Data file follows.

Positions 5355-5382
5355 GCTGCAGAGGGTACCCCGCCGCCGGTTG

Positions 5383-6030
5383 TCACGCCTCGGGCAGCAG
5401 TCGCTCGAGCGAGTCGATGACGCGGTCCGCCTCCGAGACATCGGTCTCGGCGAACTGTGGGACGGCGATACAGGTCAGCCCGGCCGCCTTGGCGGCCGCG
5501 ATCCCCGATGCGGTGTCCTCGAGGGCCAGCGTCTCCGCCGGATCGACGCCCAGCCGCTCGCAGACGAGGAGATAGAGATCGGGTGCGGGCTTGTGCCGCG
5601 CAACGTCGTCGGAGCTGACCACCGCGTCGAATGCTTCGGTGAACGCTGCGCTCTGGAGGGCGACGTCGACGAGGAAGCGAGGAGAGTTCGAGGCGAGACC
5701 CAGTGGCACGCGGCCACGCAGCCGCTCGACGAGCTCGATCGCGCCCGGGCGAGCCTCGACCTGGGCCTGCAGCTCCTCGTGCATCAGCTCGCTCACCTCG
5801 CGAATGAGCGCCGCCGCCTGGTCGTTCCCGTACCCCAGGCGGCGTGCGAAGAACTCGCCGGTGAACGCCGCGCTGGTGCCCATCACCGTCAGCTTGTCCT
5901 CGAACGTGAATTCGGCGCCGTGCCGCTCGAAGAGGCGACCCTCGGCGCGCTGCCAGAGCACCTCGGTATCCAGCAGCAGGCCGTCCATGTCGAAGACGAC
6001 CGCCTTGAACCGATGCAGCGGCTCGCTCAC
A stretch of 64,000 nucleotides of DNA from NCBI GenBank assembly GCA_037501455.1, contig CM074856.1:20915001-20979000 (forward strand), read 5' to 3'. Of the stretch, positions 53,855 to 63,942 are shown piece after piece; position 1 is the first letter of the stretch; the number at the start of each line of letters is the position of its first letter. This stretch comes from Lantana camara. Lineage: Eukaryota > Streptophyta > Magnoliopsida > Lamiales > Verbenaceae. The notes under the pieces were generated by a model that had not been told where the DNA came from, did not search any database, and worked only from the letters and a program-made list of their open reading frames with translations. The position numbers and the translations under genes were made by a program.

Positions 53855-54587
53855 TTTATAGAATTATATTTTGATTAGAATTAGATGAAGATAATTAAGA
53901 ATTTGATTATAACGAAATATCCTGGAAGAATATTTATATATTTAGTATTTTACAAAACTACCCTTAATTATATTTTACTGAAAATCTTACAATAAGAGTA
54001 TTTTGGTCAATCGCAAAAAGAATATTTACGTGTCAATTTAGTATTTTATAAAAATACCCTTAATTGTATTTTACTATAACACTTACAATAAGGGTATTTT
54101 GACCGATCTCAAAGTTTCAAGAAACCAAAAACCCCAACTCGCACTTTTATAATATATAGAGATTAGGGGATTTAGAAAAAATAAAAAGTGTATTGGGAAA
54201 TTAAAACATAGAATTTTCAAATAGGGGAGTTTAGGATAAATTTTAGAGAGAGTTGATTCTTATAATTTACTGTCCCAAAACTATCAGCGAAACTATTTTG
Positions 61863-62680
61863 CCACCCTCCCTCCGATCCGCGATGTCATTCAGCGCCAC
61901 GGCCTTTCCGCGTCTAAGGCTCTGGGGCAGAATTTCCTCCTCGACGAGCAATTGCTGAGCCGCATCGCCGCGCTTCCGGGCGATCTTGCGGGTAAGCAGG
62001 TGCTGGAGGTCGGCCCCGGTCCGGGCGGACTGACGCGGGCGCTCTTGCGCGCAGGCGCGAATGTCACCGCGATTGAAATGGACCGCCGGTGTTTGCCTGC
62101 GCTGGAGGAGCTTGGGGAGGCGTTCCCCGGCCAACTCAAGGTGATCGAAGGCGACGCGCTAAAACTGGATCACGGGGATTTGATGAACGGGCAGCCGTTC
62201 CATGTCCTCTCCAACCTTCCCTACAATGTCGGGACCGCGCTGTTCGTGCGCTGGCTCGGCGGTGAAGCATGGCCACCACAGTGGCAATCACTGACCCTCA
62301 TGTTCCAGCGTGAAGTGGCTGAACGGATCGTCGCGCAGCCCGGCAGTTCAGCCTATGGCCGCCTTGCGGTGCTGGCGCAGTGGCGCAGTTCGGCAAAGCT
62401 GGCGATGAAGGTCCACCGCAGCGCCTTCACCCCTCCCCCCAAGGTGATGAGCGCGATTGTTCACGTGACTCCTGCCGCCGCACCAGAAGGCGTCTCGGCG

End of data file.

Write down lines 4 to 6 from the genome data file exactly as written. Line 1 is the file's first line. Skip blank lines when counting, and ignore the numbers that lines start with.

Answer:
5383 TCACGCCTCGGGCAGCAG
5401 TCGCTCGAGCGAGTCGATGACGCGGTCCGCCTCCGAGACATCGGTCTCGGCGAACTGTGGGACGGCGATACAGGTCAGCCCGGCCGCCTTGGCGGCCGCG
5501 ATCCCCGATGCGGTGTCCTCGAGGGCCAGCGTCTCCGCCGGATCGACGCCCAGCCGCTCGCAGACGAGGAGATAGAGATCGGGTGCGGGCTTGTGCCGCG